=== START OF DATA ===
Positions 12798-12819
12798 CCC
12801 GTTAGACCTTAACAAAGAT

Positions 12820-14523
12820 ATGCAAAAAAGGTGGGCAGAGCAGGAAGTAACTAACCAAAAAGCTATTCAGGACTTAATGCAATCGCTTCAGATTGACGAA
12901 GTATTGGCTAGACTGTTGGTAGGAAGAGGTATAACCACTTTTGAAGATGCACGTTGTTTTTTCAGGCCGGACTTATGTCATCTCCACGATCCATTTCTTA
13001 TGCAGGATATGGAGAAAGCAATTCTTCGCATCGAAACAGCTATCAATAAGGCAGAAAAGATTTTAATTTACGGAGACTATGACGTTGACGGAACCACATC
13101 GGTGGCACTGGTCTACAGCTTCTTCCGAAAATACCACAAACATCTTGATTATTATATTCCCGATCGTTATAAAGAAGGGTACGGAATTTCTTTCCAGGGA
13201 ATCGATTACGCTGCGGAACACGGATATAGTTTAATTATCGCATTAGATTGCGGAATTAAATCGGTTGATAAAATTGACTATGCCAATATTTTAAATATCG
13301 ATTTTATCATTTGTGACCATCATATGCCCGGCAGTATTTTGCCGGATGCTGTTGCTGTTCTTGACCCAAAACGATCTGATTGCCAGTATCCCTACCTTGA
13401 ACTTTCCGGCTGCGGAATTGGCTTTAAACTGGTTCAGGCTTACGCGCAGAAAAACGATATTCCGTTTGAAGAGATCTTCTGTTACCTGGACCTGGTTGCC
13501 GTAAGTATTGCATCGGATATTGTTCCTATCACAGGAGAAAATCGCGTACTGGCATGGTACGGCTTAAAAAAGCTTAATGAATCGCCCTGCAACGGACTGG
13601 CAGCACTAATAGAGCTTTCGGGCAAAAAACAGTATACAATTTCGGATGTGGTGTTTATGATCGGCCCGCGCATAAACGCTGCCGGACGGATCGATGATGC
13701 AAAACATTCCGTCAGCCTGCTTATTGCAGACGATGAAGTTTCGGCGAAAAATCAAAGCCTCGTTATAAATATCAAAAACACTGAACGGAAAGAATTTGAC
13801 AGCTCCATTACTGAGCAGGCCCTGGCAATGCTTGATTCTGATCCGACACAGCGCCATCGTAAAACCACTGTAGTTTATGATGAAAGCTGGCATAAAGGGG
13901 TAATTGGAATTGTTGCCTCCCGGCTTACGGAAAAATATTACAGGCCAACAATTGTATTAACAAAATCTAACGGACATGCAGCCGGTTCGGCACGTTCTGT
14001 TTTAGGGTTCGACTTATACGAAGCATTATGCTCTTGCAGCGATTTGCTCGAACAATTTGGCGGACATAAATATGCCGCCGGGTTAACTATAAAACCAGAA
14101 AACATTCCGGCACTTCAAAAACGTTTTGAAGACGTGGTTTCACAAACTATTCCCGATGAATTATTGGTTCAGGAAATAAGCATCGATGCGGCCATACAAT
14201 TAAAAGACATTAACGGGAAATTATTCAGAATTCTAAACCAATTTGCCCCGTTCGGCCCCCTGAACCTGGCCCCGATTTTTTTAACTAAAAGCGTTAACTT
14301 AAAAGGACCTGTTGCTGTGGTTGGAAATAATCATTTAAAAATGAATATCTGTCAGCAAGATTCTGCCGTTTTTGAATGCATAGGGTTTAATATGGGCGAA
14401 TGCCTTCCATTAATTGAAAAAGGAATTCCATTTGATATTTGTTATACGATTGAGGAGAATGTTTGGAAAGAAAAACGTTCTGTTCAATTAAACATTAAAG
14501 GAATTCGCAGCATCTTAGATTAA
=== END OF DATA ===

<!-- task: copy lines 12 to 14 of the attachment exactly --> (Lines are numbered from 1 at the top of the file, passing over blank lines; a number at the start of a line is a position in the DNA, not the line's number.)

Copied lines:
13501 GTAAGTATTGCATCGGATATTGTTCCTATCACAGGAGAAAATCGCGTACTGGCATGGTACGGCTTAAAAAAGCTTAATGAATCGCCCTGCAACGGACTGG
13601 CAGCACTAATAGAGCTTTCGGGCAAAAAACAGTATACAATTTCGGATGTGGTGTTTATGATCGGCCCGCGCATAAACGCTGCCGGACGGATCGATGATGC
13701 AAAACATTCCGTCAGCCTGCTTATTGCAGACGATGAAGTTTCGGCGAAAAATCAAAGCCTCGTTATAAATATCAAAAACACTGAACGGAAAGAATTTGAC